There’s no reason to believe the wheat market has potential for big gains into 2018. But it’s not time to throw in the towel yet on either old crop in storage or new crop planned for harvest next year.
Seasonal trends suggest growers have a few more weeks to wait for opportunities. The signs aren’t all bearish, though it’s hard to be very bullish either.
With the last flush of old crop hitting the market as farmers empty bins to make room for corn and soybeans, basis should begin firming soon. Already some of the big carries offered in winter wheat futures are shrinking and hard red winter wheat was firmer last week.
USDA made no change to its forecast for 2017 crop ending stocks in its Sept. 12 report. Exports still look like they have potential to be better than the government forecasts though any big change may be modest, on the order of 25 to 50 million bushels. Summer feed usage will be estimated after the agency’s quarterly stocks data on Sept. 29. This number is always murky, because big summer numbers are later usually winnowed down by negative “residual usage.” Though corn was cheap this summer, wheat was even cheaper for Plains feedlots.
But demand won’t grow much without weather problems around the world that shrink exportable supplies. There’s a lot of smoke already on that front.
Australia’s crop is smaller, with rainfall forecast to be fairly spotty over the next two weeks after below normal precipitation over most of the growing region during the past 30 days.
Argentine acreage looks lower due to floods. Development of La Nina cooling of the equatorial Pacific now forecast through winter is associated with below average yields for corn and soybeans according to our analysis, though impact on wheat is less clear.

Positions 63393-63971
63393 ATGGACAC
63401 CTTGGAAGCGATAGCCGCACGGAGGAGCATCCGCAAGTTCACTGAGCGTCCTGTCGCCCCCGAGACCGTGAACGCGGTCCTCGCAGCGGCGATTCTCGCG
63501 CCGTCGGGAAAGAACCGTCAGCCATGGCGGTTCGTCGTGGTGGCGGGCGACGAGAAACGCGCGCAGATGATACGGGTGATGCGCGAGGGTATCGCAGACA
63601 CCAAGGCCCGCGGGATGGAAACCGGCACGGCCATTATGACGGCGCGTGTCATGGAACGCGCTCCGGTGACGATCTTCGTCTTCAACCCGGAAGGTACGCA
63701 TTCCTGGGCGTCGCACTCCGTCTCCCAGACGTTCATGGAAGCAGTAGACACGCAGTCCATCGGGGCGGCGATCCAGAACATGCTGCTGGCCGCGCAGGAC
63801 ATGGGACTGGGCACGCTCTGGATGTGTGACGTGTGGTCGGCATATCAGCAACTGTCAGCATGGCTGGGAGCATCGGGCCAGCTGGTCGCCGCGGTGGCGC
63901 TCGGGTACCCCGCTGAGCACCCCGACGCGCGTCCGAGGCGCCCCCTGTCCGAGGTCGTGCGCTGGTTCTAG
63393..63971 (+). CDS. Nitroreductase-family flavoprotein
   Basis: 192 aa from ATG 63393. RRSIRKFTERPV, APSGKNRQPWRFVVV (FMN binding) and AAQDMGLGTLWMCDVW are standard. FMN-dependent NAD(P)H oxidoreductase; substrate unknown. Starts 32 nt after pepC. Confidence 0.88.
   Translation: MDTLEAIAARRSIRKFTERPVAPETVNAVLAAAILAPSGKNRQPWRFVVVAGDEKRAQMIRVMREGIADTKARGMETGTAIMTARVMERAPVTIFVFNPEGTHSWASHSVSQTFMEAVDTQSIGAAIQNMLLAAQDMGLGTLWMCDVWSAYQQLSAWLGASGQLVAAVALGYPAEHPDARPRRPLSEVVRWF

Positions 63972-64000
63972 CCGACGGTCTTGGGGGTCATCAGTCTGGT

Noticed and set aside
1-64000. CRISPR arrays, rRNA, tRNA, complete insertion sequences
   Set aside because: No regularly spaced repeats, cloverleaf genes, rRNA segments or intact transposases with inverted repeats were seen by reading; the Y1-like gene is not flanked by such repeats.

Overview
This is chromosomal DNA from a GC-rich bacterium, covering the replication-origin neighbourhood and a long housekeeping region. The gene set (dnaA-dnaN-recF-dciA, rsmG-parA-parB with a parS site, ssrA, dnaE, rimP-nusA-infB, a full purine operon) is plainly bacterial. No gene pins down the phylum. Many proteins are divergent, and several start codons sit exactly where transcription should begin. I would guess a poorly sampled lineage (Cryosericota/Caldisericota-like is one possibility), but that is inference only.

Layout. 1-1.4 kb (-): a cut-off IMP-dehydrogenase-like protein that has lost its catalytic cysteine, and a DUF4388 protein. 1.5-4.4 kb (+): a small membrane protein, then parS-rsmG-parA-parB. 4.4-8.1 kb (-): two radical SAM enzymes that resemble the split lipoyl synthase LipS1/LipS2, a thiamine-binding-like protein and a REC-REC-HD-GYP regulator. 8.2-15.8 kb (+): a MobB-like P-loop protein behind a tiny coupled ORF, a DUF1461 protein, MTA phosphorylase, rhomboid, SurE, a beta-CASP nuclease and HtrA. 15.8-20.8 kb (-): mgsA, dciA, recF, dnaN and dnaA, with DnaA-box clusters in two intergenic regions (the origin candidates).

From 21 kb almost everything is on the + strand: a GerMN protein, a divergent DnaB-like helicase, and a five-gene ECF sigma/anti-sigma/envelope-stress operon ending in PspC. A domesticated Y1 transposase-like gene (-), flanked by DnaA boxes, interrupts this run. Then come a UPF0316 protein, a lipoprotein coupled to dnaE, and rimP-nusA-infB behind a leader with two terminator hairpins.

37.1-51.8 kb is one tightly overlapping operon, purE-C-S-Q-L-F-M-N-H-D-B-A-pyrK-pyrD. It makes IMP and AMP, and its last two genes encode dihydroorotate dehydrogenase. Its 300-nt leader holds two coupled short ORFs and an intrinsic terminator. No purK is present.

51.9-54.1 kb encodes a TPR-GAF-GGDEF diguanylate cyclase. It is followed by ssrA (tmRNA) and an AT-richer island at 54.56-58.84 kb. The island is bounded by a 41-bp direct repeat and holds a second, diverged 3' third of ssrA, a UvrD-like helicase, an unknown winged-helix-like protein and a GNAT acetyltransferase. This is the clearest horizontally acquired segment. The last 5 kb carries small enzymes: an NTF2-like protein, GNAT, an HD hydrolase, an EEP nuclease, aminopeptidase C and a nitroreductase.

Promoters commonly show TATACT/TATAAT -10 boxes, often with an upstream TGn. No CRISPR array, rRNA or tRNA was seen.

Precipitation for seeding winter wheat in China is below normal. Irrigation can make up some of the shortfall. China still has big reserves of ordinary wheat but imports of higher quality classes are on the rise.
Rainfall across much of the Black Sea winter wheat breadbasket this fall is also below normal. Ukraine is hardest hit so far and parts of Russia are trending wetter in a region known for boom or bust production.
Soil moisture in France is also short after a dry summer.
Here in the U.S. some of the dry parts of Kansas are due for two to three inches over the next week. Totals in the eastern half of the state will be less, however. Parts of the soft red winter wheat growing region from Missouri into Illinois and eastern Indiana are also dry.
Crop insurance base prices for winter wheat -- $5.02 for SRW, $4.87 for HRW – are 28 cents more than a year ago, but not nearly high enough to encourage seeding. While new crop futures enjoy a premium to old crop thanks to carry, the steep drop in prices from summer highs may limited the expansion were found in our survey, done in late July and early August.
Focus first on stepping up pricing on old crop inventory. Winter wheat has potential for $4.80 to $4.90 December while a move in Minneapolis above $6.65 could trigger a run back to $7 for the nearby.
For the complete version of this outlook, including supply and demand tables and graphics, along with price charts, click the “Download” button below.
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Senior Editor Bryce Knorr first joined Farm Futures Magazine in 1987. In addition to analyzing and writing about the commodity markets, he is a former futures introducing broker and is a registered Commodity Trading Adviser. He conducts Farm Futures exclusive surveys on acreage, production and management issues and is one of the analysts regularly contracted by business wire services before major USDA crop reports. Besides the Morning Market Review on www.FarmFutures.com he writes weekly reviews for corn, soybeans, and wheat futures that include selling price targets, charts and seasonal trends. His other weekly reviews on basis, energy, fertilizer and financial markets and feature price forecasts for key crop inputs. A journalist with 38 years of experience, he received the Master Writers Award from the American Agricultural Editors Association.